A biomedical engineer’s role in multidisciplinary pre-surgical planning and practice at the point-of-care

Written by Amy Alexander

craniofacial reconstruction

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Reconstruction of the face and jaw remains one of the primary uses of 3D planning and printing at Mayo Clinic in Rochester (MN, USA). In this editorial, Biomedical Engineer, Amy Alexander, describes how biomedical engineering influences and compliments pre-operative preparation with 3D printing.


Amy Alexander

Amy Alexander is a Senior Biomedical Engineer in the Mayo Clinic Department of Radiology’s Anatomic Modeling Lab in Rochester (MN, USA). In her role, Alexander converts 2D radiological images into 3D models and patient-specific surgical cutting guides. These life-size, patient-specific models and guides help surgeons from different specialties prepare for complex procedures. Additionally, these 3D prints form a communication bridge for patients regarding their personal surgical plan. Alexander holds a Bachelor of Science in Biomedical Engineering from the Milwaukee School of Engineering (WI, USA) and a Master of Science in Engineering Management from the Milwaukee School of Engineering Rader School of Business. Alexander has served on the SME Medical 3D Printing Workgroup (MI, USA) for over 3 years, is a member of the Radiological Society of North America’s 3D Printing in Medicine Special Interest Group (IL, USA) and is certified in Additive Manufacturing through SME. Alexander is an active member of Radiological Society of North America, Healthcare Information and Management Systems Society, and SME.

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Reconstruction of the face and jaw remains one of the primary uses of 3D planning and printing at Mayo Clinic in Rochester (MI, USA). The craniofacial reconstructive surgery practice has been infused with engineering support since 2006. In 2016, in-house surgical guide design and printing took off and now, in 2019, these cases constitute roughly 60% of all clinical cases in the Anatomic Modeling Unit (AMU).

In this environment, point-of-care engineers have built rapport and surgical planning routines with radiologists and surgeons from a variety of specialities, including oral and maxillofacial surgery, otorhinolaryngology surgery, plastic surgery and prosthodontics, prosthetics, and dental oncology.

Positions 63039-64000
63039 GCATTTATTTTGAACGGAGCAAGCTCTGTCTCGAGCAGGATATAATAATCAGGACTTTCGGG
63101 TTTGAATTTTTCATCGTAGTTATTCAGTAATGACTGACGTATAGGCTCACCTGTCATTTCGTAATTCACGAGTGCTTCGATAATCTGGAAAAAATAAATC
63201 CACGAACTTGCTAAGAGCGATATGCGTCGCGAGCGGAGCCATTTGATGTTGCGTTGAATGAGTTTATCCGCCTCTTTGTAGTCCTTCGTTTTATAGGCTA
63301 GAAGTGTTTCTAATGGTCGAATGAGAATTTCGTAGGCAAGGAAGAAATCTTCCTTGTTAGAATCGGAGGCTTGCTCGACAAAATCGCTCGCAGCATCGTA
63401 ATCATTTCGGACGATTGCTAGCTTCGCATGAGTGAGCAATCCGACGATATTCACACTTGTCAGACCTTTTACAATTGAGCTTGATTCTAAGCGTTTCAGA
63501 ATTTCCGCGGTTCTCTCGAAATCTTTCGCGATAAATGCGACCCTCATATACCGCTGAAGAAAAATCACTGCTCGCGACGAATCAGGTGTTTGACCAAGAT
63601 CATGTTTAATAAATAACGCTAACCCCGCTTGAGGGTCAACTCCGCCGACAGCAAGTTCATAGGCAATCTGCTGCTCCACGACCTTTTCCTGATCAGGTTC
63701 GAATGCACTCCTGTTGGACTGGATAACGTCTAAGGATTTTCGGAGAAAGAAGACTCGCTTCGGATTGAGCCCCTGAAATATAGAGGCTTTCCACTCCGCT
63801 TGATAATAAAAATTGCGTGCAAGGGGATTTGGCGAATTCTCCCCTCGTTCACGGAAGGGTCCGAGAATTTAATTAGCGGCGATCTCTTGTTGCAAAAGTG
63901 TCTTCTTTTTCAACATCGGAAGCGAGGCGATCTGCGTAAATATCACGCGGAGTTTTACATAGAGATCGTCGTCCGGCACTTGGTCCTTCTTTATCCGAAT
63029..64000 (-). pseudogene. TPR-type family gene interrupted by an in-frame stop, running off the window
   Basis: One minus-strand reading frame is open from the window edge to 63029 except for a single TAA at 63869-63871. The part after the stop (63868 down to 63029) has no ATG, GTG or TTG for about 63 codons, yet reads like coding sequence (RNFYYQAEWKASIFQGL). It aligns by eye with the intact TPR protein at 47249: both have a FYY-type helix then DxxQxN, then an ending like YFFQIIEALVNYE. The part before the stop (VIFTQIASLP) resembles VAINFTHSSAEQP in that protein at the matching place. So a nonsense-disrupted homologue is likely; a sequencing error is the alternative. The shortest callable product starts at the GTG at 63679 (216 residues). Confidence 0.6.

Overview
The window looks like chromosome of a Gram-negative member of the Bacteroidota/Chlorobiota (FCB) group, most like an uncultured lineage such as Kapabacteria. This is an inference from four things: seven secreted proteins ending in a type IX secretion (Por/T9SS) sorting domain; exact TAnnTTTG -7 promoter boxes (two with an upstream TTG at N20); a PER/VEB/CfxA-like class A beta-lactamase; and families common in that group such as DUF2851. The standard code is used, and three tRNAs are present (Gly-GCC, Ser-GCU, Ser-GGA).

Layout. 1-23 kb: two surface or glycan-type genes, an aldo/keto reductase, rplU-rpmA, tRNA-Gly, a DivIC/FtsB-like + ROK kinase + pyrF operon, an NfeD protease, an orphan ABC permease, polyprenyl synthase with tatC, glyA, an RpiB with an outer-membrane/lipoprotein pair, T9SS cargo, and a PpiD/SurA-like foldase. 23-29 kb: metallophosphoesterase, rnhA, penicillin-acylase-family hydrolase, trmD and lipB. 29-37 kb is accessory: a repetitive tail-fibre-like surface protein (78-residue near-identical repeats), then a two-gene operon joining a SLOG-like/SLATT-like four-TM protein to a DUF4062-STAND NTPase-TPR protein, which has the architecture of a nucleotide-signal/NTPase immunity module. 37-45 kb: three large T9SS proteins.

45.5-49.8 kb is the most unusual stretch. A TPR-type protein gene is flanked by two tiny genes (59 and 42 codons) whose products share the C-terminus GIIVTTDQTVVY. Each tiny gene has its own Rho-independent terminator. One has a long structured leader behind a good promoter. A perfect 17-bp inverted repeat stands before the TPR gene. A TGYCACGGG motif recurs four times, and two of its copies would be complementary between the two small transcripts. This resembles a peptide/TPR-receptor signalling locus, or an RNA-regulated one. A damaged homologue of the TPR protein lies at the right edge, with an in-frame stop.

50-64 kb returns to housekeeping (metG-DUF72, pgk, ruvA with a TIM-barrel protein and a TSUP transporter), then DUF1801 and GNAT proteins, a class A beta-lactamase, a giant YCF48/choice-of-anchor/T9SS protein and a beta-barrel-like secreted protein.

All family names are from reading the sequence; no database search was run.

Steps in a typical craniofacial reconstruction surgical plan done within an average of 5—7 days:

  1. Radiological data is acquired, ideally with image acquisition and reconstruction protocols that have been honed for best possible anatomic segmentation;
  2. Anatomies are segmented in preparation for surgical meeting and approved by radiologist;
  3. Surgeon meets with engineer to plan digital osteotomies, resection and reconstruction;
  4. Guides are designed, approved by surgeon and 3D printed;
  5. Guides are sterilized and utilized to carry out surgical plan.

When you begin engineering school, you take every calculus and physics course imaginable. You learn how to solve differential equations and write code. You spend 3 hours on one homework problem because it has sub-questions ‘a’ through ‘r’. What you don’t realize at that time in your life is just how all of this learning is preparing you to be a better learner. When people ask me if I use my engineering degree, I tell them that my engineering degree taught me how to teach myself things — it taught me how to learn – it taught me how to identify and efficiently solve problems. This is the single most valuable skillset I have.

Here at Mayo, we are fortunate to work in a collaborative and multidisciplinary environment. On any given day you can find radiologists interacting with surgeons interacting with engineers. Core to these interactions is communication; there are many times engineers aren’t using the same nomenclature as MDs, but with enough patience, time and effort, we can learn the proper medical language and use it correctly in discussion. One way I prefer to continue my medical language education is by attending weekly specialty meetings and listening to physicians present on new and noteworthy pathology seen in clinic.

An engineer’s role in this process is to listen and learn about the bottlenecks of surgery, and then collaborate with the surgical team to best use the latest technological and material science developments to improve the most challenging aspects of the surgery.

The novel fixation tray design is a tangible result of such collaboration. The fixation tray idea came to life after I asked the surgeons about the difficulty of assembling fibular graft segments to the remaining native mandibular bone; details of its inception and functionality can be read here. This is one strong example of how simple and elegant engineering can lead to significant time saved in the operating room. By allowing the surgeon to readily communicate with an engineering team in-house and on-demand is what has transformed craniofacial reconstruction practice at our institution.

“Surgical planning has made the most difficult and unpredictable part of the operation the fastest and most reliable part of the operation. Having it in-house has allowed us to do it at a rate that matches our diagnosis-to-treatment goals and allows us to trouble-shoot and innovate case-to-case. It should be standard of care for boney reconstruction of the head and neck.” Dr. Daniel L. Price, Mayo Clinic.

To know that you can solve any problem with the right resources and ingenuity is freeing. To be able to apply those solutions to the improvement of patient care is invaluable.

The opinions expressed in this feature are those of the author and do not necessarily reflect the views of 3DMedNet or Future Science Group.